Use straight talk and make it personal when communicating through change.

One of the most frustrating things about working in change management is that many people assume it’s just about change communications. There also tends to be an assumption it’s easy. After all, we’re all consumers of communications. So it doesn’t always get the attention it needs.

At Change Associates, we call out at least eight elements that must be addressed to do change well, of which comms is just one. And it’s far from straightforward.

Getting this part of change management right is critical and in this blog we’ll take a look at how to communicate to steer the organisation through the often stormy waters of transformation.

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1. Give me a reason to believe

Because… because… because

People will tolerate a lot if they believe there’s a good reason for it. Explain the business case for the change unambiguously. If you need to save money, say so (and why) rather than “we are committed to relentlessly exploring opportunities for synergies”.

WIFM: What’s in it for me?

I really don’t care if you think the change will result in ‘double-digit improvement in ROCE’ unless it means I get a pay rise. Tell me why I should be interested.

2. Straight Talk, No Sugar coating

Reality Check

People smell nonsense a mile away. Be brutally honest about the changes. If it’s bad, say it’s bad. Pretending everything is fine is patronising and ineffective.

Concrete Details

Vague statements create rumours. Provide specifics as early as possible – what’s changing, when, and how it impacts them.

3. Two-Way Streets Are Better Than Dead Ends

Feedback Loops

Change communications are not a monologue. Open up channels for feedback and actually listen. Provide routes for anonymous questions and feedback. People need to feel heard, especially during upheaval. Demonstrate you’ve listened with a “You said; We did” follow up.

Fill the Vacuum

No news is bad news in change management. Regular updates prevent the rumour mill from going into overdrive. Establish a schedule you can stick to and if necessary, explain nothing has changed over the period.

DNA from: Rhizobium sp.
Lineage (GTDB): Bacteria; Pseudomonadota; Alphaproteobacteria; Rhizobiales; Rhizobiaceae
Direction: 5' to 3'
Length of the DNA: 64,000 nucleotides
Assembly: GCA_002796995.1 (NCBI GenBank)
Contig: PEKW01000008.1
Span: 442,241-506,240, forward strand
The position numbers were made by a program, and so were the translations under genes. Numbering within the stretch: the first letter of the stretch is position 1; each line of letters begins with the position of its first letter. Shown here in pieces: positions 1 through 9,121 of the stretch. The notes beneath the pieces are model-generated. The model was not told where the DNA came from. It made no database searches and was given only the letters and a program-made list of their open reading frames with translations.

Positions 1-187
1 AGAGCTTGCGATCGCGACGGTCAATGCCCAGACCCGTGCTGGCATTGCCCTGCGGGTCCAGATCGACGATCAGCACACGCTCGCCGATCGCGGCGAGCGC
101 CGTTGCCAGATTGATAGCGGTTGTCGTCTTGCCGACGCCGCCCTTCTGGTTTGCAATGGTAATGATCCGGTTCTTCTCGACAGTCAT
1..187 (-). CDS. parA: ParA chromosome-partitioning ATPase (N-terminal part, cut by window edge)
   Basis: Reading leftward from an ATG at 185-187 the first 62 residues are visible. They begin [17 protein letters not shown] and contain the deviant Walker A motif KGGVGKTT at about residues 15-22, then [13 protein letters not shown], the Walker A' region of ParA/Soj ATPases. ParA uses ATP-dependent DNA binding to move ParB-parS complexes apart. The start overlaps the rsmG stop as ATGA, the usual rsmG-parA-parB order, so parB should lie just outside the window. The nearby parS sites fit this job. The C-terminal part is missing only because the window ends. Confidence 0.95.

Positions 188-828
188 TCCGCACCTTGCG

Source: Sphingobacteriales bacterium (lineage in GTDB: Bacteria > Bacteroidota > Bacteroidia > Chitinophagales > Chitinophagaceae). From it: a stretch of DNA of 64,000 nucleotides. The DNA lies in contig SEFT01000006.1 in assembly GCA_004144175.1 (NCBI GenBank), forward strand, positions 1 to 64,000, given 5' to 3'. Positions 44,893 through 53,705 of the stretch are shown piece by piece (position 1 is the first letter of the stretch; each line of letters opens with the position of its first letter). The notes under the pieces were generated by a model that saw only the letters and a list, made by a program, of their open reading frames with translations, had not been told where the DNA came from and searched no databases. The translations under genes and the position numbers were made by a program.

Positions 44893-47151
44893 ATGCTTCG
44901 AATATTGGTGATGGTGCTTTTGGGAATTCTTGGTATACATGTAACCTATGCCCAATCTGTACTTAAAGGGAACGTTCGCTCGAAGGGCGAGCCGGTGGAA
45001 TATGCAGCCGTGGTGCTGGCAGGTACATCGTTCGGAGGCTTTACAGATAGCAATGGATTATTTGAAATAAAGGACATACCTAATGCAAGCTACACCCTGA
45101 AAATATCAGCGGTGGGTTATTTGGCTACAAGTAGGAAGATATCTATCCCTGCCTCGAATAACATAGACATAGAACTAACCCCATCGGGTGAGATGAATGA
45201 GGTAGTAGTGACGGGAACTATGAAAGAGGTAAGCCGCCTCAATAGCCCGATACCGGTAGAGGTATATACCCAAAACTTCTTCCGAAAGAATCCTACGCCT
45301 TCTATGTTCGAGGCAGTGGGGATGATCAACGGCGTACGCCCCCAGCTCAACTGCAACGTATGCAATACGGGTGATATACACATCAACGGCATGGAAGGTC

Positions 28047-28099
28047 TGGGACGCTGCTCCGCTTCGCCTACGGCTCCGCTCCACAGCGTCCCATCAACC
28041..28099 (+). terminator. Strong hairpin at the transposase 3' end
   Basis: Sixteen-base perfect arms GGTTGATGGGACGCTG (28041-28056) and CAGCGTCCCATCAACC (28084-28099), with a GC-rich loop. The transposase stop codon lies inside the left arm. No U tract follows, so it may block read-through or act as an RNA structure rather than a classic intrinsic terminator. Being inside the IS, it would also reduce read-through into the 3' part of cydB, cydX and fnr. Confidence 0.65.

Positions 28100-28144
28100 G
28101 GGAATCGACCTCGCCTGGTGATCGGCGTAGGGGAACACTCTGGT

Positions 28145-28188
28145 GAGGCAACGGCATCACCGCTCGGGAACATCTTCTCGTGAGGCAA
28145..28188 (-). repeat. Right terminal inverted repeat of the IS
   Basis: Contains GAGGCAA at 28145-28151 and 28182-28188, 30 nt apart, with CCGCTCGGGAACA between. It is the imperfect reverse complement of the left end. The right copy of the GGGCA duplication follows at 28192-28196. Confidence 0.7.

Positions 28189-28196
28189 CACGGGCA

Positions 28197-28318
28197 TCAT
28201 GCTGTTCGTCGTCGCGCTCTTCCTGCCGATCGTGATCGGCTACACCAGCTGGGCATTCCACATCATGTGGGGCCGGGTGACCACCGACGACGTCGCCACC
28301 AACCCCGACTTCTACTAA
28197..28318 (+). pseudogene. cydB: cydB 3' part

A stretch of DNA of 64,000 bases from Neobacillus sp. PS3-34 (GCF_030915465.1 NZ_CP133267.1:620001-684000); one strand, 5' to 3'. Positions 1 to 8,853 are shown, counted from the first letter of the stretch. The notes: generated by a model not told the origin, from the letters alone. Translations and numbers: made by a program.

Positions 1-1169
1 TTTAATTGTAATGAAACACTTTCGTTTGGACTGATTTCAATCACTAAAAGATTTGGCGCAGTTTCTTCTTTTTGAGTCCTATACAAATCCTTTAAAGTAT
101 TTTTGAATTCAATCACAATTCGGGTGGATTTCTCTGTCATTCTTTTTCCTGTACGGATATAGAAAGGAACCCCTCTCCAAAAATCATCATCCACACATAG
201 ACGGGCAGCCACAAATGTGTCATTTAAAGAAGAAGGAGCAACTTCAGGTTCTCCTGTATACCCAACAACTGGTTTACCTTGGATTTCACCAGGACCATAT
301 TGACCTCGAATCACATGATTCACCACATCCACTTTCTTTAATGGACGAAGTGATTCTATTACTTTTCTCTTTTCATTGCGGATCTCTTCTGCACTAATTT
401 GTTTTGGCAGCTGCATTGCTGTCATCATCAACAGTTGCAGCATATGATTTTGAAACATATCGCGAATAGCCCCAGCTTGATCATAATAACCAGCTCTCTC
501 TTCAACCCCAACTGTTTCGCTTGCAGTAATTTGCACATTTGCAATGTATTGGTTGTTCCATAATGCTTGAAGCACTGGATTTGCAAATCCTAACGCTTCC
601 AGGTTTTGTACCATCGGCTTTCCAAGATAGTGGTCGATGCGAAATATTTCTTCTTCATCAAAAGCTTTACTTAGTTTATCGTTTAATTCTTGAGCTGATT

4. The Human Touch in a Digital World

Make it Personal

Mass emails are the junk food of communication – generally unhealthy but occasionally necessary for speed and ease. Ideally, however, personalise your approach and tailor messages to different teams or departments.

Emotional Intelligence

Change triggers emotions. Acknowledge the fear, uncertainty, and even excitement. This isn’t touchy-feely nonsense; it’s smart strategy that wins hearts as well as minds.

5. Lead by Example

Be Visible

Leaders need to be the face of change. The annual Edelman Trust Barometer reports have consistently shown that employees trust information and communication from their immediate supervisors and CEOs more than other sources within their organisations. Hide behind a spokesperson, and you lose trust and respect – and people begin to question whether the change really has your buy-in.

Consistent Messaging

Leaders must be on the same page. Mixed messages create confusion and chaos. This means the first round of change communications should be with leaders who will cascade information throughout the organisation.

6. Create Champions

Internal Advocates

Identify and empower key team members who can champion the change to their colleagues. Peer influence is powerful, and if an individual who is trusted and liked buys into the change, they’ll be one of the most effective drivers of that change and adoption.

Training and Tools

Don’t just tell, equip. Provide training and tools to help your champions and teams navigate the change.

7. Beyond Email: Creative Change Communications

Varied Formats

Email may be a necessary evil but limit its use and get creative. Use videos, Q&A sessions, and workshops – mix it up to keep engagement high. Use multiple channels to reach different audiences – or the same audience multiple times.

Get Personal

The more personal the interaction, the better the message will land(1). Face-to-face is best if not always practical(2). Remember the change will be exciting and welcome for many people, so reflect that buzz if appropriate.

Use Storytelling

We humans are wired for stories. Share tales of success and challenges overcome. Paint a compelling picture of the future. See this excellent HBR article for more: Storytelling That Drives Bold Change

Change Communications face-to-face briefing

Change Communications: conclusions

Change is uncomfortable, messy, and often resisted.

As a leader, your job is to guide your team through this maze, not with corporate speak or empty reassurances but with honesty, empathy, and a clear vision.

Remember, informed and engaged teams are not just surviving change; they’re driving it.

Contact us for expert guidance and support in navigating change and change communications.



Image (c)  Oleg Laptev on Unsplash

[1] Gallup – “How to Manage Change Effectively” (2013); Prosci – “Best Practices in Change Management” (2019):

[2] McKinsey & Company – “Reinforcing the IT Operating Model with Communication” (2010); Harvard Business Review – “The Leader’s Guide to Corporate Culture” (2018) Boris Groysberg and Jeremiah Lee; Gallup – “How to Manage Change Effectively” (2013)

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Trevor Lambert